Implementing XR Traffic Controller (XTC) in IP/MPLS & Segment Routing Service-Provider Networks.

Hello! Thank you for taking the time to view my blog and (possibly) follow along! I have been spending time preparing for the DEVNET SPAUTO specialist certification and I hope to create some great content thats publicly available for those trying to achieve this cert.

I’ve been gathering all the lab materials and automation I’ve created at the following personal repository:

SPAUTO DEVNET REPO

This material will also be included inside the WIKI pages for the repo.

For my DEVNET SPAUTO studies I’ve decided to dedicate quite some time to XTC as I have never used or seen this application in a production Service Provider environment. This topic is part of the Automation and Orchestration (30%) from the SPAUTO blueprint. 

Let’s gets some general terms out of the way before we continue with our Lab demo.

PCEP

PCEP is a hierarchical protocol, running over TCP port 4189. PCEP has two main functions:

  1. Path Computation Element (PCE) – A software controller acting as the server within the PCEP protocol. The PCE has a global view of the entire topology of a network and is able to centralize Path Computation and apply Traffic-Engineering policies. PCE can be clustered for redundancy.
  2. Path Computation Client (PCC) – The clients are network devices that can act as IP/MPLS Head-END Label Edge Routers (LER). The PCC devices receive operation instructions when signaling LSPs across a network (or multi-domain network) from the PCE. Optionally, local parameters can be used within the construct of the LSP when signaling alongside the information received from the PCE.

There are several implementations of PCE solutions, like Juniper’s SDN North Star and Cisco Open SDN controllers (OpenDayLight). However, in our lab topology we will be using a Cisco IOSXRv as the XTC (PCE) server. All other devices that inquiry information from the XTC device (PCE) will be the acting PCC clients. We have two devices that are acting as Route-Reflectors in our lab, we will also enlist them as a synchronized pair of XR Traffic Controllers.

BGP Link-State

BGP-LS is a newer extended address-family for BGP.  (AFI=16388, SAFI=71) – This family distributes network link-state information to the northbound controller (XTC/PCE or JunOS Northstar, OpendayLight, etc) This AFI provides BGP with Traffic-Engineering capabilities by mapping the network out, regardless of reachability or separated ASN/Domains. This is because the networks IGP (OSPF or ISIS) link-state database is exported (distributed) through BGP.

Okay, lets head over to the demo! Our goal in our demonstration will outline an LSP being deployed across our IP/MPLS Network with Segment-Routing as the underlying Transport. Also, an LSP will be deployed across a multi-domain (ISIS-CORE & ISIS-100) network. This specific multi-domain LSP is an incredible feature! Our PE1 LSP will have a far-end destination of PE100 which resides in a different domain and PE <> PE100 do not have network reachability to each other.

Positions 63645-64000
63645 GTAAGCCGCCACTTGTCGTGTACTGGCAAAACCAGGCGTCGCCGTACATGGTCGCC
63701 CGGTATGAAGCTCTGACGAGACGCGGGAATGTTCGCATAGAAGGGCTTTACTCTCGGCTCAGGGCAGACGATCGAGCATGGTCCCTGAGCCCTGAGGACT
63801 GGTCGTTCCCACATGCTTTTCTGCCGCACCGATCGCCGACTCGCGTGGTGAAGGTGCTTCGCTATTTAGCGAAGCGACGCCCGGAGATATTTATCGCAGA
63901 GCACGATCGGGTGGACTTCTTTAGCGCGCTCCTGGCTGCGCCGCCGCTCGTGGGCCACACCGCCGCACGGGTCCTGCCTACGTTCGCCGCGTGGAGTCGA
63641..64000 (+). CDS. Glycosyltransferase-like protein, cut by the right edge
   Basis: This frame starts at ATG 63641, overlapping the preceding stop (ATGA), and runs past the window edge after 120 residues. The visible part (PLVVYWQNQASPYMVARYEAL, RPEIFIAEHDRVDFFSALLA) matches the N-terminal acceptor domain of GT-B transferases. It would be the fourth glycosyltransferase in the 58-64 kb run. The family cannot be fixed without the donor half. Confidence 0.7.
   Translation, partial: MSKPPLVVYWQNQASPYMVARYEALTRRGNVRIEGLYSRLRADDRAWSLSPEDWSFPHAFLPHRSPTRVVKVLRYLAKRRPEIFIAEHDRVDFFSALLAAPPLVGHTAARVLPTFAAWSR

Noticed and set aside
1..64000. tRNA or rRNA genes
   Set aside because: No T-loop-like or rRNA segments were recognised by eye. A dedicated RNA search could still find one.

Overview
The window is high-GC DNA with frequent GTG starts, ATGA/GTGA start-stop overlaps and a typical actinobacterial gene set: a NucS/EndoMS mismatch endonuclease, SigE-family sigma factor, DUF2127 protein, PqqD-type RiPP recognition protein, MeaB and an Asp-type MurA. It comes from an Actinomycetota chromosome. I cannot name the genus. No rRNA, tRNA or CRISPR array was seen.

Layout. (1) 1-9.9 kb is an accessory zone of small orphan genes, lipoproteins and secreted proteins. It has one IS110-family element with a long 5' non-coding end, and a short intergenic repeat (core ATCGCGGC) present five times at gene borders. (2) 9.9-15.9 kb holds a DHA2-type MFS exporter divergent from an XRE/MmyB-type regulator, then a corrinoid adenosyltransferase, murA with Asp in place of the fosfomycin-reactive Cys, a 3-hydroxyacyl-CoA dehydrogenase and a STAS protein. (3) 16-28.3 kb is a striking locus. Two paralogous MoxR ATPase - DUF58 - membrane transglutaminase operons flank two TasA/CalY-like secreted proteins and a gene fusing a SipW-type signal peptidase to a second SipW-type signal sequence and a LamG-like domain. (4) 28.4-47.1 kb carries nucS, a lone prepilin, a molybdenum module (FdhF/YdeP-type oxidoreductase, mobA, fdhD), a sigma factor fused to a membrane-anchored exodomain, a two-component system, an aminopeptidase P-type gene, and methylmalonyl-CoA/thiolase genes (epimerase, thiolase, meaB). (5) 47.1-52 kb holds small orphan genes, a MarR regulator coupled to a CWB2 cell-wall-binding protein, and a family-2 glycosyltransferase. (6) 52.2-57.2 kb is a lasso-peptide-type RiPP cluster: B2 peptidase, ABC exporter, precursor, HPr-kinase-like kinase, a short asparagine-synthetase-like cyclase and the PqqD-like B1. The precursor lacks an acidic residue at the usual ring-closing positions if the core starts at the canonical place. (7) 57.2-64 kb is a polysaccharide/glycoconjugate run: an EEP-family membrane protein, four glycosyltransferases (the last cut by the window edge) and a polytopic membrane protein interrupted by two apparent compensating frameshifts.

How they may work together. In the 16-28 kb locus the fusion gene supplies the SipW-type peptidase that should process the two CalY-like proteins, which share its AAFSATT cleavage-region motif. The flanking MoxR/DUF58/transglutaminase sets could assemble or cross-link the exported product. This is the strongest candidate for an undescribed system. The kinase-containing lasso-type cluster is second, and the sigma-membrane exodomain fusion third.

XTC
XR Traffic Controller will be an IOSXRv device in our network. This device will have full PCE Server capabilities.

PRE-REQs

There will be some basic information pertaining to Segment – Routing, but we will not go into great detail on how to configure SR in our network.

  1. Ensure your BGP sessions to the predetermined IOSXR device that will become the XTC Controller have BGP-LS enabled.
  2. Ensure link-state information is being distributed from your IGP. In our case, we are using IS-IS. From the topology map, we are redistributing link-state information from our Provider Edge devices PE4 and PE2 as they are the edge devices between this Multi-Domain (ISIS) topology. This information is all propagated back to the Route-Reflector which is going to be our XTC/PCE controller.
  3. Example IS-IS link-state distribution:

Verify there is BGP LS information available at the RRs posing as the XTC PCE Server. This is a must before moving forward!

Verify that link-state topology is available for the PCE. This command is being performed from the PCE/XR Traffic Controller (IOSXR RR)

All of the hosts within our topology should be available in the link-state data. Visualizing the topology is easy, by piping the command in the following way:

Sat May 22 21:03:24.507 UTC

  Host name: AS65000_P1

      Host name: AS65000_PE1

      Host name: AS65000_PE3

  Host name: AS65000_P2

      Host name: 1720.1610.0022

      Host name: AS65000_P1

      Host name: AS65000_RR1

  Host name: AS65000_PE1

      Host name: 1720.1610.0022

      Host name: AS65000_P1

  Host name: AS65000_PE3

      Host name: AS65000_P1

      Host name: AS65000_PE4

  Host name: 1720.1610.0022

      Host name: AS65000_PE1

      Host name: AS65000_P2

      Host name: AS65000_PE100

  Host name: AS65000_PE4

      Host name: AS65000_P2

      Host name: AS65000_PE3

  Host name: AS65000_RR1

  Host name: AS65000_RR2

  Host name: AS65000_PE100

      Host name: 1720.1610.0022

      Host name: AS65000_PE101

  Host name: AS65000_PE101

      Host name: AS65000_PE100

LSP Configuration (Inter-Domain LSP)

Lets create an example LSP from our node AS65000_PE1 to our FOREIGN ISIS DOMAIN 100, PE101.
We will provide the traffic-eng configuration within MPLS to use our PCE peer (RR2). We will source our connection from our Loopback0 address at PE1.

Before we begin, lets check the computed path is available at the PCE XTC. If the path is not available, there could be some BGP-LS data missing or further troubleshooting is necessary before continuing. If there is no path, the LSP will not form at the PE.

Our PE device does NOT have reachability into ISIS Domain 100. We can verify this by attempting to reach the Loopback0 at PE101:

Interface IP-Address Status Protocol Vrf-Name Loopback0 172.16.0.11 Up Up default

<——omitted——>

RP/0/0/CPU0:AS65000_PE1#ping 172.16.100.101

Sun May 23 16:08:08.862 UTC

Type escape sequence to abort.

Sending 5, 100-byte ICMP Echos to 172.16.100.101, timeout is 2 seconds:

UUUUU

Success rate is 0 percent (0/5)

RP/0/0/CPU0:AS65000_PE1#

However, if we perform a path computation from the XTC device, which has a full view of the network topology, we should be able to see some results:

Path:
Hop0: 10.0.0.2
Hop1: 10.0.0.6
Hop2: 10.0.0.10
Hop3: 11.0.0.5

Okay, so our XTC/PCE Server has a path to build an LSP! Start by configuring MPLS Traffic Engineering to use the PCE server.

Now, let’s configure the new tunnel interface to use IGP metrics across our topology with a path-option determined by the PCE/XTC.